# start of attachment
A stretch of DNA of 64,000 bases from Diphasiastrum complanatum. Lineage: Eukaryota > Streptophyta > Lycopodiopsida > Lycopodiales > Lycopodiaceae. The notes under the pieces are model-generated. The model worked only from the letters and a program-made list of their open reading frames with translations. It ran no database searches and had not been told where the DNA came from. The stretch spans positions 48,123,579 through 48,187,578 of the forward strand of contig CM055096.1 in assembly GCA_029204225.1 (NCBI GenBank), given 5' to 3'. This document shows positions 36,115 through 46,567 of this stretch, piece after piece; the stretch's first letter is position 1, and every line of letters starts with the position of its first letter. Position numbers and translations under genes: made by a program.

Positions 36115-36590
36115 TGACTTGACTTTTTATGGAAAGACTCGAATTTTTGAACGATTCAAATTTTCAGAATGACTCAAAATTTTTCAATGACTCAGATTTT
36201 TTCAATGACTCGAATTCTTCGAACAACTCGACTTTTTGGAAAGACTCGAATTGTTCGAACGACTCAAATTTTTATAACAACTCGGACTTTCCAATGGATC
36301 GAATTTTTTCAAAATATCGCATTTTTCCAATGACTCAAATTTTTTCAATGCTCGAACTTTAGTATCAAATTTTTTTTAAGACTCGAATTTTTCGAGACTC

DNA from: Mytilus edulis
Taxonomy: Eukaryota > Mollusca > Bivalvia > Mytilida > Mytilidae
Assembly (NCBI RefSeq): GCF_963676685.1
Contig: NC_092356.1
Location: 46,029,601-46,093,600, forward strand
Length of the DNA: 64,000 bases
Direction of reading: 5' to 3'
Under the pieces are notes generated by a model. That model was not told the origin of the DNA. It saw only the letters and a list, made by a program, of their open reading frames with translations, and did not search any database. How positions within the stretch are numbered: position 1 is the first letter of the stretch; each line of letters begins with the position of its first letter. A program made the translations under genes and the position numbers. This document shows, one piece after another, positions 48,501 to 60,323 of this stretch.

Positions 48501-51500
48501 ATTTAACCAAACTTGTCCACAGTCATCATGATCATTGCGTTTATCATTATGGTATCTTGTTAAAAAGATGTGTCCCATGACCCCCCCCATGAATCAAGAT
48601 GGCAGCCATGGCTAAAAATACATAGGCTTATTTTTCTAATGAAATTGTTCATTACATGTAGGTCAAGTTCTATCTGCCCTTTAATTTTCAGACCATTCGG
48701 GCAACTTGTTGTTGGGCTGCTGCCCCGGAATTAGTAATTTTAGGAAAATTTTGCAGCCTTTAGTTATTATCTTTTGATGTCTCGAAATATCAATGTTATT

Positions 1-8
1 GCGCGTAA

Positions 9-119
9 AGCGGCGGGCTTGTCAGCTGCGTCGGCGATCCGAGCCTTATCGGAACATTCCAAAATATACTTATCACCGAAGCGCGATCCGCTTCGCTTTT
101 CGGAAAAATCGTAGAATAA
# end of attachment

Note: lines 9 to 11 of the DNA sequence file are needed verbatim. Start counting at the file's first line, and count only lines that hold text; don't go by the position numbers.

Contig: NC_092356.1
Location: 46,029,601-46,093,600, forward strand
Length of the DNA: 64,000 bases